After this one, my next lap was going to be around 1:00am, so I needed grub and sleep. I gorged on some great food prepared by John Plewa and other friends and teammates (without you all, this would NOT have been a good experience). I plugged in my lights and got some sleep.

Lap Three

After a couple hours sleep, I rolled up to the team HQ feeling fresh. I prepare my gear and start setting up my lights. I'm excited to try out a new light that I had just received the week before. I'm a little wary about the fact that I am relying on an unproven light during a race in the dark. I'm comforted by the fact that I have my trusty NiteRider HID as well. Wouldn't you know? 10 minutes till start and my NiteRider is shorting out. Perfect.

Now, I'm considerably more nervous about running a shady, new, unproven light on smokin fast, dark and twisty descents. The light held up, but my lack of confidence showed. Lap three was my slowest lap by about 5 minutes. Oh well - lesson learned: Check your gear DAYS before the race, not minutes. Lap time: 1:14:40.

Lap Four

Lap four would be my last lap, starting around 7:00am. For me, this was the toughest lap. I was tired, I was cranky, and I was cold. I didnt want to get out of bed, nor did I want to suit up. Once I got out there, though, everything was A-O-K. The course was great at getting you going. The whole first three miles are downhill, so it really pushes you to race your lap rather than sit back and ride. After the long climb just after half way, I raced hard. I was redlining because I knew that our race as a team was close. Our main competition had some type of mishap overnight, but I knew they were coming for us - and they were hungry. It was all I could do to muster up a sub 1:10 final lap. Lap time 1:09:51.

Finish it up

The race was out of my hands now so it was time for a beer - at 9:00am - which felt totally normal and tasted delicious. Ron put in a nice final lap. KTown amazed everyone with what was nearly her fastest lap of the race. Federer rolled out a good lap and Campbell managed to hold off the final charge of our competition by riding in his flat tire to clinch first place in our 5 person coed division. KTown, Ron, Campbell and Federer all rode well to contribute to our team victory. What better way to end an epic race than with a top spot on the podium.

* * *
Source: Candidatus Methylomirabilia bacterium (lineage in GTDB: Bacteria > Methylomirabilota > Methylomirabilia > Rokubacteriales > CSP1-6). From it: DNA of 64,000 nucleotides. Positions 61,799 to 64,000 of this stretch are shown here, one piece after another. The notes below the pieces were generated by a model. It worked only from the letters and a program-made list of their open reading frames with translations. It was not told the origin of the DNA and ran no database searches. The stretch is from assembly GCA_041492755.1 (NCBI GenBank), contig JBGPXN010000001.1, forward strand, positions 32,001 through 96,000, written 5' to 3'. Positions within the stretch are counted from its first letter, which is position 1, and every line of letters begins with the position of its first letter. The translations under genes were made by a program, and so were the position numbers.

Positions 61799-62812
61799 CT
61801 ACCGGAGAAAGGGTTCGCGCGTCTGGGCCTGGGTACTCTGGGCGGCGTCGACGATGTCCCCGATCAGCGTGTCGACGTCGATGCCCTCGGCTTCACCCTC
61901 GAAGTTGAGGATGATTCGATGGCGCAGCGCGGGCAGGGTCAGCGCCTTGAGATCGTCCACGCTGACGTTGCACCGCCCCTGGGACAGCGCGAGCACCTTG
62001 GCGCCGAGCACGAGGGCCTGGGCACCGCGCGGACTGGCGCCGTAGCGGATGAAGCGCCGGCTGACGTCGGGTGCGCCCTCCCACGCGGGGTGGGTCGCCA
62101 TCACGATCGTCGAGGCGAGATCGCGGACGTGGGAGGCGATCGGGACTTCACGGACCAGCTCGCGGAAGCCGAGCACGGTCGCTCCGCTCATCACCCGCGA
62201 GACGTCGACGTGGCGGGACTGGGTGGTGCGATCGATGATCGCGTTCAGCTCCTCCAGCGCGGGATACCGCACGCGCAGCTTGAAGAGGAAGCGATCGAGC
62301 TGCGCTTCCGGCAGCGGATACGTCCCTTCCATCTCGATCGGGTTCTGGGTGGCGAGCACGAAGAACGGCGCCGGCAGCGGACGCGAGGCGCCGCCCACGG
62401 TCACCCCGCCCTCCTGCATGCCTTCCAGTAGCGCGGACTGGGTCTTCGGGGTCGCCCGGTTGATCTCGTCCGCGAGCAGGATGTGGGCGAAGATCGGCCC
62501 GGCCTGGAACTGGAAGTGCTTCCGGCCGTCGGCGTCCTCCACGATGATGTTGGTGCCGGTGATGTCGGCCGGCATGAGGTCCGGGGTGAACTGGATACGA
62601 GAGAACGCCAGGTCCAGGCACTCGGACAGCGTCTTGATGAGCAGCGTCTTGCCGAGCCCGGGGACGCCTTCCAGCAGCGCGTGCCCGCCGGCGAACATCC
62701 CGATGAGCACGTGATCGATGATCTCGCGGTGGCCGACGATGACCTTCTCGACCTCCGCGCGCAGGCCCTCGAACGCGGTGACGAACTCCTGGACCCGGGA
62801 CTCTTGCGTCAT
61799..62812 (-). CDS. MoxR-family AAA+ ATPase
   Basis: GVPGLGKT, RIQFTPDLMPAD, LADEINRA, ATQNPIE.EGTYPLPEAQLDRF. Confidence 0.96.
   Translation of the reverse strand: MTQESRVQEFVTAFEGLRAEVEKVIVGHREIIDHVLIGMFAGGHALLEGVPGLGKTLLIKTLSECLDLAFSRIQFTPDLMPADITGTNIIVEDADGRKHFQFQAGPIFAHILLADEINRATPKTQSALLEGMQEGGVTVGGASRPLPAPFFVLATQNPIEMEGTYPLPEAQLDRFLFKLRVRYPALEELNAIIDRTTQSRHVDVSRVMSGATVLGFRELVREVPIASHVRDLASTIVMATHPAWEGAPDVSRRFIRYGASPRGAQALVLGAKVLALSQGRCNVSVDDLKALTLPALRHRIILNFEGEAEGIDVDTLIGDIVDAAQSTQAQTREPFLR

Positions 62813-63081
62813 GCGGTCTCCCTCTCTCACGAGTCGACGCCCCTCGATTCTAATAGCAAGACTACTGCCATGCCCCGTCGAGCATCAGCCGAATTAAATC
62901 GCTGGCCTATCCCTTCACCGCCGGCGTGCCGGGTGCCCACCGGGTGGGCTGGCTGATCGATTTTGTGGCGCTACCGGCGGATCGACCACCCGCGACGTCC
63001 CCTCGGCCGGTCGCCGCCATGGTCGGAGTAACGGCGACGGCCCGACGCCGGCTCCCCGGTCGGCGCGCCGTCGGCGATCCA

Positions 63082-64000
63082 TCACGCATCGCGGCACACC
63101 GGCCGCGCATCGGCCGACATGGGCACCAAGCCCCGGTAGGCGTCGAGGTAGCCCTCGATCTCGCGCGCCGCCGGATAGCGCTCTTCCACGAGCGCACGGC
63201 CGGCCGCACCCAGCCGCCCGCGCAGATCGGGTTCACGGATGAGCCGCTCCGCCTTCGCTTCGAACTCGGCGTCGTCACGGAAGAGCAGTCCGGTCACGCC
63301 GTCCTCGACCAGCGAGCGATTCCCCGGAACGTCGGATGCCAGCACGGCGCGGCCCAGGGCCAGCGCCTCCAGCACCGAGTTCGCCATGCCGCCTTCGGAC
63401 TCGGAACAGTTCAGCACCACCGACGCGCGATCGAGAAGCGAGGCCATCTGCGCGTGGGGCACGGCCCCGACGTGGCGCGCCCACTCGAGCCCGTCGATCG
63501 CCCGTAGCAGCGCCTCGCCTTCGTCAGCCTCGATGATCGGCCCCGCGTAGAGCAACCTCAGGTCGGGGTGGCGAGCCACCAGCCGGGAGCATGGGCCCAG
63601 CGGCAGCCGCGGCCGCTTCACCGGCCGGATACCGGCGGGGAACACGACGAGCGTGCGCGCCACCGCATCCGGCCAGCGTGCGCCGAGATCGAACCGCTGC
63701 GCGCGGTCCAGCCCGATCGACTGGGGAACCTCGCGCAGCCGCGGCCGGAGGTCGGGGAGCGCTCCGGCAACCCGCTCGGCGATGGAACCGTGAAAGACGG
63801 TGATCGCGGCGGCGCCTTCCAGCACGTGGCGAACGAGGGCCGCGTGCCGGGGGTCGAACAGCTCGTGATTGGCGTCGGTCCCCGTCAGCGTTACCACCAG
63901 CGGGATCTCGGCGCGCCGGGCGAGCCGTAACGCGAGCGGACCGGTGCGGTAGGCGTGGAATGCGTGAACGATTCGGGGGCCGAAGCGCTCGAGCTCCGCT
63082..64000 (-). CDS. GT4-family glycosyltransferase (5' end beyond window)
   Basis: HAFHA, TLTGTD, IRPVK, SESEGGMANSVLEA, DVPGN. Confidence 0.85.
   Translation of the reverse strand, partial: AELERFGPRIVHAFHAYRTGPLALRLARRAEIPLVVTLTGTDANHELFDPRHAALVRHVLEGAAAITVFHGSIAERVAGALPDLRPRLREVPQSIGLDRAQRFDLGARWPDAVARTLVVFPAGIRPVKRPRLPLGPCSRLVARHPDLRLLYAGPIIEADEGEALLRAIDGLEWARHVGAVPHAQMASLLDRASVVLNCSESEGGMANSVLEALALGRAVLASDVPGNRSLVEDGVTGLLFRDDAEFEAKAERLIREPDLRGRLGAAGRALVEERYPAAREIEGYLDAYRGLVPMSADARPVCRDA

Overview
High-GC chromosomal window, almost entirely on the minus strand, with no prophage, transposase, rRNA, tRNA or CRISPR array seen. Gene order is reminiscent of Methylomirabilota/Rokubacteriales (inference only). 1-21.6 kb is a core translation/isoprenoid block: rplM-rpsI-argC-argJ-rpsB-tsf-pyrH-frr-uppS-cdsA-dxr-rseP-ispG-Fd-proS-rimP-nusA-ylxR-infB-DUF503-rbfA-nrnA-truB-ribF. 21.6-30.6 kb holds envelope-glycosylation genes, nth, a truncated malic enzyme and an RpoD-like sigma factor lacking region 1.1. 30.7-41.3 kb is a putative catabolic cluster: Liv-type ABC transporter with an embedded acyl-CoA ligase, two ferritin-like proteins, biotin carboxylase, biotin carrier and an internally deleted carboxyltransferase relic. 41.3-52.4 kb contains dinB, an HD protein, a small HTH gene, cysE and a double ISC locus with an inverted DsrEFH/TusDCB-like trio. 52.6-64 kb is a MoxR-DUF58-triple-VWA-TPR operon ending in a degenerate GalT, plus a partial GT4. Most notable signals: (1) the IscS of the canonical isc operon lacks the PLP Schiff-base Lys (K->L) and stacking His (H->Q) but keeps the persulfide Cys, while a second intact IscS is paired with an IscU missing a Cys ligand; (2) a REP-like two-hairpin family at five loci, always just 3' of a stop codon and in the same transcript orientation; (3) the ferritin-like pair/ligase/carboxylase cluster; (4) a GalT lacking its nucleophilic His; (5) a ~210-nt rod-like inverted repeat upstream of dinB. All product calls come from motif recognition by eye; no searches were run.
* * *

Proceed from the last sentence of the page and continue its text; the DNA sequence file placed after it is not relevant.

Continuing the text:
Tuesday, September 8, 2009

The Convenience of Selling Online

I'll admit it. I have a problem with buying things online. Specifically, I buy second hand stuff from people on Craigslist. I've scored some seriously good deals in the past couple years and as a result, I compuslively check CL for more deals on stuff that I must have.

Giving Back

Recently, I decided to offer some of my crap to the Craigslist community. I decided that was time to give somebody else the opportunity to score a deal. I'd allow someone to have the joys of finding a great deal on something that they must have. I'd simultaneously be cleaning out my garage of useless crap while putting cash directly into my pocket. Its really a win, win situation, and Its seemingly a fool proof plan. Well... that was my plan.

Easy money

I listed two items recently, and just minutes after my ad went live, I had my first set of replies. Score! This stuff is gonna sell like hot cakes. The emails received were from foreign countries attempting to purchase my items... odd. The emails are so generic and vague, that its almost as if they're prefabricated and dont even apply to my item... odd, again. Seriously, after reading the first line or two, I realized that its a total scam attempt. The thing is, I just dont understand how these scams are ever allowed to come to fruition. They are so blatant, that I can't wrap my head around it. Are people really so trusting that they would mail an item to somebody with a mere promise of payment? Its like Wimpy making a promise to Popeye... "I'll gladly pay you Tuesday..." They're so absurd, that I just can't see how anybody, ever, could fall for them. Yet they must work, because I'm two for two with my listings... two items listed, two scammer's firing out repeated messages from foreign countries.

The best of the two was in response to my King Headset advertisement. A woman from France is willing to have her secretary mail me a certified check, then send her "movers" to pick up the item. She wanted to be "surprised to have it in her house upon her return to the country", which is why she needed a mover to pick up a bicycle headset. I sent her a message to set up the logistics of my sale, but unfortunately I haven't heard from her since. If anybody happens to know Jenny Gold, from France, please have her look me up. :-P